The Glass Castle By Jeannette Walls Summary and Analysis Part 3: Welch Sections 10-12

Summary

Spring comes to Welch and makes life a little easier for the Walls family. For one, the longer days means the family can read longer into the evening, since they often do not have electricity. For Lori, reading is a form of escape and she immerses herself in fantasy novels. For Jeannette, reading is a form of comfort and she loves to read stories about other people like her, who suffer hunger and poverty, to see how they make it through their lives.

One night, Dad comes home late and Jeannette gets up to see him. He has big gashes in his face and forearm. Too drunk to take care of his wounds, Dad asks Jeannette to stitch up his arm. She is terrified to draw the threaded needle through Dad's skin, but she manages a few stitches. The next evening, when she returns from school, Dad has left again.

More and more, Dad spends days at a time away from home. He always returns though, usually with a bag of food, and always with stories of his adventures. However, his inability to get a job often leaves Jeannette and her siblings hungry. When Mom gets her check from the oil company that leases the land in Texas she inherited, the family has food for a few days. Other than that, Jeannette and Brian do their best to forage for food — either finding berries in the woods or digging through the cafeteria trash at school. One night, while the four kids sit at home with Mom, they realize she is hiding food from them. They discover she has eaten half of a giant chocolate bar and had no intention to share with them. They divide the rest amongst themselves.

Winter brings with it its own set of miseries. For one, though the family has a coal stove, they often lack coal to burn in it. The children fight with each other to sleep with their pet dogs in order to stay warm at night. The only good thing about winter is that it hides their body and clothing odor; their water tap is often frozen and they have no way to dry laundry. One day, Mom splurges and takes the kids to the Laundromat and they love the warm, cozy hours they spend there.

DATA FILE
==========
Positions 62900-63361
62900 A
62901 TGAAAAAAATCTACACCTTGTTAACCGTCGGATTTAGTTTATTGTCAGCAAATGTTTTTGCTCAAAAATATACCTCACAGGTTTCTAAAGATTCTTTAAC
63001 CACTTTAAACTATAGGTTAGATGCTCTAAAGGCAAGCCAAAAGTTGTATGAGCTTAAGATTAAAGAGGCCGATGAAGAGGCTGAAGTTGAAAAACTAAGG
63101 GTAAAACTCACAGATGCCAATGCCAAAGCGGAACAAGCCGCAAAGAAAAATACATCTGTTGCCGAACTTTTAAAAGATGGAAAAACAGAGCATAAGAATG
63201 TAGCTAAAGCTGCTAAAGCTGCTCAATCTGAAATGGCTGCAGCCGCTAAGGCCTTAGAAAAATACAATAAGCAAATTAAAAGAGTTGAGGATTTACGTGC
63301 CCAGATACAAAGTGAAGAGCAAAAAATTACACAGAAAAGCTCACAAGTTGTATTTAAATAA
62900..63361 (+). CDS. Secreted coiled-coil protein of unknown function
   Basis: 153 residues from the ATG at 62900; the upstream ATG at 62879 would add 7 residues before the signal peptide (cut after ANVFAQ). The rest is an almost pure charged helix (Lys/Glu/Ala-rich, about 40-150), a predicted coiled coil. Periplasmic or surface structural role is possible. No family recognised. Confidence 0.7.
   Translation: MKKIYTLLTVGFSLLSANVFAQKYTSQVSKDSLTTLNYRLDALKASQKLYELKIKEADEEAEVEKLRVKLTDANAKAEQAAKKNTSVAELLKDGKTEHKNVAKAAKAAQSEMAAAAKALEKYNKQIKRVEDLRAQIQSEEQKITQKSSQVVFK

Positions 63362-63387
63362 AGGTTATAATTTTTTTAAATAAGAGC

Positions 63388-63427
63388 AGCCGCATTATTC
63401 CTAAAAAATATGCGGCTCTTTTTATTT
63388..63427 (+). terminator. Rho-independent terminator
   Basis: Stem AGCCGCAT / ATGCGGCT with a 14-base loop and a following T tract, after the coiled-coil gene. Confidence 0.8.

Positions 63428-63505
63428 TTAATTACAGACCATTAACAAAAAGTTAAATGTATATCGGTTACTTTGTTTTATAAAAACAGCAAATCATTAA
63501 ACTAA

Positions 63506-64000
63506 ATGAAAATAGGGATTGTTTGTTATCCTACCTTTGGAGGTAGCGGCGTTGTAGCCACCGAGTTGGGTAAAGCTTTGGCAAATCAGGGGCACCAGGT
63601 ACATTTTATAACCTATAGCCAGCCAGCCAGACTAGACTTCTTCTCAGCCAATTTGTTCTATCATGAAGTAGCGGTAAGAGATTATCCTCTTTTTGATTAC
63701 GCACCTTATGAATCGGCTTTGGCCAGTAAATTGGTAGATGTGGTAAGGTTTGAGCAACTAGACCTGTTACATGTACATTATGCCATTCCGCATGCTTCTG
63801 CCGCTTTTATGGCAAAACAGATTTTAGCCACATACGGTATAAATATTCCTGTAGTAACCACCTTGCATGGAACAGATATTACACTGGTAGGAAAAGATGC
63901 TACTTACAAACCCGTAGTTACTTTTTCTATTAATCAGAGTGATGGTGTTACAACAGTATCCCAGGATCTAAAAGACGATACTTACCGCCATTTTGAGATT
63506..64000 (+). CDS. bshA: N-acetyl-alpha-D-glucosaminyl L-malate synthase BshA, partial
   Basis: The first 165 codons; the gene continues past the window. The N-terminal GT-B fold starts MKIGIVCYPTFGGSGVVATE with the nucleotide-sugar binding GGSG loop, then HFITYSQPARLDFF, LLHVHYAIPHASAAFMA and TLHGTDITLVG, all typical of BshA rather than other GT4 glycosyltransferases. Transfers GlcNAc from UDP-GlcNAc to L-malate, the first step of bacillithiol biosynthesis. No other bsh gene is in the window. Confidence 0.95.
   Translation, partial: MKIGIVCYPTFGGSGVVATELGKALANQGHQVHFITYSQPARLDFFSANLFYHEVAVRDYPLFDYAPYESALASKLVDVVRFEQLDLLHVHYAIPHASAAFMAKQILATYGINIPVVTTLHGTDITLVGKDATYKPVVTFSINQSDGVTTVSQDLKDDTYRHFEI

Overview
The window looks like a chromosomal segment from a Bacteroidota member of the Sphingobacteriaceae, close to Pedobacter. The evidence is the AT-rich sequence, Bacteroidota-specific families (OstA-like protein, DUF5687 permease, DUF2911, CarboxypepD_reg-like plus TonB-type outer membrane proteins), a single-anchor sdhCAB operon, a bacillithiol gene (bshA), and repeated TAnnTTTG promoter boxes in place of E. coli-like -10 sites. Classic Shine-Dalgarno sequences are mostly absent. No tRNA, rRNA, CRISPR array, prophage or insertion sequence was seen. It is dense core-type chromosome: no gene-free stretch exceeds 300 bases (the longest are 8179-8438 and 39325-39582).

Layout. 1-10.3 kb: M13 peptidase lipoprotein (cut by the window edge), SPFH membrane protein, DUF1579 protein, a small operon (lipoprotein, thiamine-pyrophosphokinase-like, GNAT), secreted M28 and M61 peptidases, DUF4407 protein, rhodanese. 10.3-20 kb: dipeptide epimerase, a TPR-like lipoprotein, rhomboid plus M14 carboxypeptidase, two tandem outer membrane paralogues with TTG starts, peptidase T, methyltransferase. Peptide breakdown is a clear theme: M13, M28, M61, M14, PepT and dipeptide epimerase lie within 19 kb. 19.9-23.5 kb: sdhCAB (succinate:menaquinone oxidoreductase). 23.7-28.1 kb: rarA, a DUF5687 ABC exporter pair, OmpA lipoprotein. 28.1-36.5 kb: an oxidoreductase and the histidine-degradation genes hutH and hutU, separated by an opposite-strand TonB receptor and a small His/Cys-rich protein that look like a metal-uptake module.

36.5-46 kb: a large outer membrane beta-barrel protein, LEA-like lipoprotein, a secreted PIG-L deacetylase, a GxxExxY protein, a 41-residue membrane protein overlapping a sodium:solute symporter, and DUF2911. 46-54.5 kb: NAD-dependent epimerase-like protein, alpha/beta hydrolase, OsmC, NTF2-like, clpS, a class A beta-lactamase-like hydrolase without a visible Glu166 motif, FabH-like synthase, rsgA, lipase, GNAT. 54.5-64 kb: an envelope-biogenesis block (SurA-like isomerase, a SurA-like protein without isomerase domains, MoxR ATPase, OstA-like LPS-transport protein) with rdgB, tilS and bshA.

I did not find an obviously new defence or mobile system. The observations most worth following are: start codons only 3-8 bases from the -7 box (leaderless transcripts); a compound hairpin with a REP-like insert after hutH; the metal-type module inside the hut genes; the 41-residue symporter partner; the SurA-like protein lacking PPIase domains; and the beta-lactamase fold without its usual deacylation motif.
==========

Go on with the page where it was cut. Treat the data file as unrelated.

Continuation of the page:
Analysis

In these sections, Walls exemplifies how both her parents' selfish behavior affects her and her siblings and thus builds on the theme of hypocrisy. First, Dad's selfishness is evident through his increased absence from the family and his request for Jeannette to stitch his arm up. By leaving the family for days at a time to go on drinking binges, Dad forgoes his parental duties and plunges his family into more frequent bouts of hunger. Additionally, by asking his daughter to stitch his wound, he ignores how deeply such a task bothers her and, instead of seeing this incident as a sign he should reform his ways, he returns to his routine of binge drinking the next night. Thus Dad increasingly becomes a hypocritical figure: someone who espouses values of independence and self-sufficiency, yet who is more and more incapable of fulfilling these ideals. Readers should watch how Dad's choices continue to influence Jeannette's growing doubt in her father.

Secondly, Mom's selfishness also contributes to her children's state of constant hunger. Throughout these sections, Walls suggests that her mother is capable of helping the family but simply chooses not to. For instance, she is able to lug books from the library, read for hours on end, and yet cannot bother to expend her energy on finding a job or to simply help her children scavenge coal to keep warm. Mom's selfishness is also underscored by her decision to hide food from her hungry children. When the children discover her chocolate stash, Mom claims she is a sugar addict just as their father is an alcoholic. Thus, Mom tries to rid herself of responsibility for her actions, even though "sugar addiction" certainly does not incapacitate someone the way alcoholism does.

Finally, Mom and Dad's behavior together serve to not only highlight their own hypocritical behavior, but also to isolate them from their children. Throughout these sections, the children seek ways to survive on their own with little to no support from their parents. For instance, Brian and Jeannette scour the forest for dry wood; Lori tries to stoke a fire with kerosene; and Maureen more or less abandons the rest of the family to find solace in the families of her friends. Mom and Dad's increasing selfishness foreshadows that their poor choices will be the cause of the family's disintegration.

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